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I have a ~320 million row table on which I run the following query:

UPDATE my_table SET state = TRIM(state)

Needless to say this has been running for 90+ hours (since thursday afternoon) and has not finished yet.

I'd like to know, more or less, how many rows it has modified until now. Is there any way to obtain this information from the running transaction?

Trying to search I have found how to determine a rough estimate of how many new rows are being added to a table using the pgstattuple function:

select dead_tuple_count from pgstattuple('my_table');

But this does not seem to show any interesting information for how many rows have been modified.

  • 1
    pg_table_size('my_table') might give you a rough idea, provided that you've got something to compare against... By the way, how many records actually need trimming? If it's only a fraction of the table, then adding a WHERE state <> TRIM(state) should be a huge improvement. – Nick Barnes Feb 11 at 12:16
  • @NickBarnes Does the size reported by pg_table_size include the modified but uncommitted rows? I did not know that. I don't know the initial table size but looking at how much it increases in 1 hour I might be able to guess it... – Giacomo Alzetta Feb 11 at 13:33
  • It just counts the size of the underlying files, so it doesn't (and can't) discriminate between committed and uncommitted data. Since Postgres uses row versioning, updating every record in a table should (roughly) double the size on disk. – Nick Barnes Feb 11 at 13:46
  • @NickBarnes Thanks! I believe I achieved a rough estimate good enough for my purpose. I wrote an answer describing how I estimated the initial size from the growth rate. In my case I will probably kill the transaction because apparently it's at roughly 30-35% of the progress after 100 hours or so. – Giacomo Alzetta Feb 11 at 17:08
2

There is at least one way to peek at the progress of an uncommitted UPDATE, though it's a bit heavy-handed.

Postgres handles transaction isolation through row versioning. Their implementation involves tagging every record version with the smallest and largest transaction IDs which are allowed to see it (xmin and xmax, respectively).

Under this scheme, an UPDATE works by setting the xmax of the target record to the current transaction ID (equivalent to a DELETE) and creating an updated copy with the transaction ID in xmin (equivalent to an INSERT).

These system columns can be queried, so given the transaction ID of the UPDATE (which you can get from pg_stat_activity.backend_xid), you can find out how many rows it's processed with e.g.:

SELECT COUNT(*)
FROM my_table
WHERE xmax = 2357

Things get a bit messier if the transaction has set any savepoints, in which case the xmax will be a subtransaction ID, which doesn't appear in pg_stat_activity (or anywhere else, as far as I'm aware). In that case, you can inspect all rows which have been marked for update/deletion, by either in-progress or rolled-back transactions, with:

SELECT xmax, COUNT(*)
FROM my_table
WHERE xmax <> 0
GROUP BY xmax

... and from there, it shouldn't be too hard to figure out which ID is the one you're interested in.

  • Damn nice! Unfortunately I already interrupted the query, but this is certainly the way to go the next time I end up with a long running query. – Giacomo Alzetta Feb 12 at 10:42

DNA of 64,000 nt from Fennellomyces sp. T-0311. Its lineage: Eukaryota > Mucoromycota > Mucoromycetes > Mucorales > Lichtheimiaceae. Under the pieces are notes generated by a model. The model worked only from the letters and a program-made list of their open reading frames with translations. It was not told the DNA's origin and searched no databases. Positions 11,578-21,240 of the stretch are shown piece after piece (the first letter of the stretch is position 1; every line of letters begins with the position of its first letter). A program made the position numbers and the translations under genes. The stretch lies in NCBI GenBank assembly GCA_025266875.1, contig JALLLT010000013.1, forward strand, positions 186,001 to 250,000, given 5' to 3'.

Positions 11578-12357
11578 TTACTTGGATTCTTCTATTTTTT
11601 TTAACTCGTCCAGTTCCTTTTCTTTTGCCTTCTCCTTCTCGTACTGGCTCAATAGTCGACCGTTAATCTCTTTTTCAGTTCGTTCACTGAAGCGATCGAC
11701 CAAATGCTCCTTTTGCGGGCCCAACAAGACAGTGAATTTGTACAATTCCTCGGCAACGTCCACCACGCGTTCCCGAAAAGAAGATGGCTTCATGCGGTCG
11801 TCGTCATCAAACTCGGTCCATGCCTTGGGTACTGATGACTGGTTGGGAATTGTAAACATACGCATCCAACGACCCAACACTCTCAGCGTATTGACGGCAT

• @Giacomo: Yeah, sorry I didn't think of this in the first place, I was a bit fixated on digging the info out of the table stats somehow :). The pg_table_size() approach would still be useful for a long-running INSERT, where the pending rows aren't visible to any concurrent query. – Nick Barnes Feb 12 at 10:50
3

Following @Nick Barnes suggestion to use pg_table_size I was able to obtain a rough estimate of progress. Note however that this can only work when only one transaction is modifying the table. If you have multiple transactions modifying the table you will not be able to tell how much a specific transaction has completed.

Moreover in order for you to be able to get a progress estimate you should know how many rows are affected by the query.

So using the command:

SELECT pg_table_size('my_table');

You can obtain the size of the table (this contains both the commited and uncommitted data).

If you know the initial size of the table initial_size, the initial number of rows N, and the number K of rows affected by the query you can get an estimated of the data that your query will write:

delta_size = (initial_size/N)*K

Now if the current table size is current_size your estimate for progress will be:

progress_perc = 100*(current_size - initial_size)/delta_size

If you do not know the initial size of the table you can estimate it by checking the growth of the table.

Using pg_table_size check how much the table grows in a certain interval of time delta_t, say 1 hour. Then you can estimate the initial size from the equation:

initial_size = current_size - growth*num_delta_t_passed

You can obtain the time since when the transaction started using the query:

SELECT pid, age(clock_timestamp(), query_start), usename, query 
FROM pg_stat_activity 
WHERE query != '<IDLE>' AND query NOT ILIKE '%pg_stat_activity%' 
ORDER BY query_start desc;

(taken from this gist page)

For Postgresql 9.6 it does not seem possible to obtain an accurate response. I don't know whether a better option exists for Postgresql 10+.

3

With postgres implementation of MVCC, you may query the xmax metafield that will tell you exactly how many rows are currently being updated by the other transaction (assuming, there is no other transaction performing write operations on that table at the same time).

So something like :

select count(1) from my_table where xmax <> 0;

should give you the number of rows updated.

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